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No person surrendered by either of the high contracting parties to the other shall without his consent, freely granted and publicly declared by him, be triable or tried, or be punished for any crime or offense committed prior to his extradition, other than that for which he was delivered up, until he shall have had an opportunity of returning to the country from which he was surrendered.
All articles seized which are in the possession of the person to be surrendered at the time of his apprehension, whether being the proceeds of the crime or offense charged, or being material as evidence in making proof of the crime or offense shall, so far as practicable and in conformity with the laws of the respective countries, be given up when the extradition takes place. Nevertheless, the rights of third parties with regard to such articles shall be duly respected.
If the individual claimed by one of the high contracting parties, in pursuance of the present Treaty, shall also be claimed by one or several other powers on account of crimes or offenses committed within their respective jurisdictions, his extradition shall be granted to the State whose demand is first received: Provided, that the Government from which extradition is sought is not bound by treaty to give preference otherwise.
The expenses incurred in the arrest, detention, examination and delivery of fugitives under this Treaty shall be borne by the State in whose name the extradition is sought; Provided, that the demanding government shall not be compelled to bear any expense for the services of such public officers of the government from which extradition is sought as receive a fixed salary; and Provided that the charge for the services of such public officers as receive only fees or perquisites shall not exceed their customary fees for the acts or services performed by them had such acts or services been performed in ordinary criminal proceedings under the laws of the country of which they are officers,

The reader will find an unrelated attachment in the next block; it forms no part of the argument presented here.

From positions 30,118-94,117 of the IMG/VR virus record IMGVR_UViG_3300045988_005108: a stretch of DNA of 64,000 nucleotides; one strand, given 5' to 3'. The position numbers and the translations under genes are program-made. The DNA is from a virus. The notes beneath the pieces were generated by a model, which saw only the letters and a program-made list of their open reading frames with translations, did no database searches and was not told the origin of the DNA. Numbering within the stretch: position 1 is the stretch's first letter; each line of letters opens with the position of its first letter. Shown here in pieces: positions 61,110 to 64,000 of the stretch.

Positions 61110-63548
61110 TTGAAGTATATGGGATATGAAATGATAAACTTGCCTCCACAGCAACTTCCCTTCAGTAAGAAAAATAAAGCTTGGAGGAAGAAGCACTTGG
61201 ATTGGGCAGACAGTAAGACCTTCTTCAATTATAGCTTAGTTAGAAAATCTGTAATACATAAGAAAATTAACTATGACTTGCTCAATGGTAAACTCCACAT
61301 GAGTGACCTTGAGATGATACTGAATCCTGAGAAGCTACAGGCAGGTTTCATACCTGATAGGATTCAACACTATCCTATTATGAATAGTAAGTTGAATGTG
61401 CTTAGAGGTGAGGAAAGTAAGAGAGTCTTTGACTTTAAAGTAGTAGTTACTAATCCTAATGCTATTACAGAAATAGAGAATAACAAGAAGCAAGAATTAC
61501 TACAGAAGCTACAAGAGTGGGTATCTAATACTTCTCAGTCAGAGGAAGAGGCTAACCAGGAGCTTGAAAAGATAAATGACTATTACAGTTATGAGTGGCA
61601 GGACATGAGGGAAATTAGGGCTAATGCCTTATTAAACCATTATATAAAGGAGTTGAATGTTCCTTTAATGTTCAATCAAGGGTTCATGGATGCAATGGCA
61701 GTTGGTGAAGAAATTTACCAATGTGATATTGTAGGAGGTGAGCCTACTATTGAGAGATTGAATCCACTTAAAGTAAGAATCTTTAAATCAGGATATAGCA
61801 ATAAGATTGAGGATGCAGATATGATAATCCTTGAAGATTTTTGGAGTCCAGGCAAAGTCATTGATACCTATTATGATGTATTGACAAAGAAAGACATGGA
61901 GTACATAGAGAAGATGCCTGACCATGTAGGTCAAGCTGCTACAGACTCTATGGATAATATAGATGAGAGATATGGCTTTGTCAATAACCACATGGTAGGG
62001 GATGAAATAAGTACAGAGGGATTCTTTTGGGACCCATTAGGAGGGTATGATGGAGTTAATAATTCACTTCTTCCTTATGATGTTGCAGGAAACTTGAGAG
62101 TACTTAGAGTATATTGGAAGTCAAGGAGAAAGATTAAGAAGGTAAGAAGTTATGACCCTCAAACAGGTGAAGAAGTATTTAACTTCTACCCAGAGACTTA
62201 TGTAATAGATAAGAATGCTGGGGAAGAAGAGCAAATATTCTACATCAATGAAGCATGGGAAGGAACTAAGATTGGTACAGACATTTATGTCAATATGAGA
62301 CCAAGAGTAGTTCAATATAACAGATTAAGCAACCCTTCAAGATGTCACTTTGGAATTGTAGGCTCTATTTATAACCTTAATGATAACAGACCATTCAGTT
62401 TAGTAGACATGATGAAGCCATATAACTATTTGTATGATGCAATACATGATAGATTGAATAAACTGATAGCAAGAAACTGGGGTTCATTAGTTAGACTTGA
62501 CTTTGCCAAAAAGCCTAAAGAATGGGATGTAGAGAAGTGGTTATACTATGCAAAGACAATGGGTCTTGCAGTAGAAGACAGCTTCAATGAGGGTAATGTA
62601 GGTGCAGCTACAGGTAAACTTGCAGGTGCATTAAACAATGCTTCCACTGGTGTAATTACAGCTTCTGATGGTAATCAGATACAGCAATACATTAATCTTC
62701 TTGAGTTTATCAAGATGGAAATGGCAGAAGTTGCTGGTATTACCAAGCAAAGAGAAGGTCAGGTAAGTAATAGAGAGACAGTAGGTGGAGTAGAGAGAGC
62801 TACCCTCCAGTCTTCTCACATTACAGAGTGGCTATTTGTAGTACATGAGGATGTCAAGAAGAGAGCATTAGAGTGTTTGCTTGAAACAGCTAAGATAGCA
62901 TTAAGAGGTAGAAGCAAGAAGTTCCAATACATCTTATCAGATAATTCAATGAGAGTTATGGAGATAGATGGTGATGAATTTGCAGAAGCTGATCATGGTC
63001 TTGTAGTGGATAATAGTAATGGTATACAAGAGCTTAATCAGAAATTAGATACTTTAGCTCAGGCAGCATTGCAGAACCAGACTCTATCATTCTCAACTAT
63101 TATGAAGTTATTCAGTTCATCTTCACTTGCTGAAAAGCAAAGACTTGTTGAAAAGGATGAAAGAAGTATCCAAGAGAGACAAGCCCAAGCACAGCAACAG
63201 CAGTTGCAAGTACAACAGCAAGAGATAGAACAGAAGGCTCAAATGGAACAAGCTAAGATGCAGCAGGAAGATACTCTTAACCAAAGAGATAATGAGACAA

The present Treaty shall take effect on the thirtieth day after the date of the exchange of ratifications, and shall not operate retroactively. The ratifications of the present Treaty shall be exchanged at Washington as soon as possible and it shall remain in force for a period of six months after either of the contracting governments shall have given notice of a purpose to terminate it.
In witness whereof, the respective plenipotentiaries have signed the above articles, both in the English and the Danish languages and have hereunto affixed their seals.
Done in duplicate, at the City of Washington, this sixth day of January nineteen hundred and two.
JOHN HAY [SEAL.]
CONVENTION OF AMITY, COMMERCE AND NAVIGATION, AND EXTRA
Concluded February 8, 1867; ratification advised by the Senate March 20, 1867; ratified by the President July 31, 1867; ratifications exchanged October 5, 1867; proclaimed October 24, 1867. (Treaties and Conventions, 1889, p. 244.)
This convention of thirty-two articles terminated January 13, 1898, by notice from the Dominican Government.
TREATY OF PEACE, FRIENDSHIP, NAVIGATION, AND COMMERCE.
Concluded June 13, 1839; ratification advised by the Senate July 15, 1840; ratified by the President July 31, 1840; ratifications exchanged April 9, 1842; proclaimed September 23, 1842. (Treaties and Conventions, 1889, p. 255.)
This treaty of thirty-five articles was abrogated August 25, 1892, by rotice from the Ecuadorian Government.
Concluded November 25, 1862; ratification advised by the Senate January 28, 1863; ratified by the President February 13, 1863; ratifications exchanged July 27, 1864; proclaimed September 8, 1864. (Treaties and Conventions, 1889, p. 265.)
Under this convention of seven articles the commission of two members and an arbitrator met at Guyaquil August 22, 1864, and terminated its session August 17, 1865. The amount awarded against Ecuador was $94,799.56.
Concluded May 6, 1872; ratification advised by the Senate May 23, 1872; ratified by the President May 25, 1872; ratifications erchanged November 6, 1873; proclaimed November 24, 1873. (Treaties and Conventions, 1889, p. 267.)
This convention of seven articles was abrogated August 25, 1892 upon notice given by the Ecuadorian Government.
Concluded June 28, 1872; ratification advised by the Senate January 6, 1873; ratified by the President January 10, 1873; ratifications exchanged November 12, 1873; proclaimed December 24, 1873. (Treaties and Conventions, 1889, p. 269.)
I. Persons to be delivered.
II. Extraditable crimes. III. Political offenses, etc.
IV. Persons under arrest in country where found.
VII. Duration; ratification.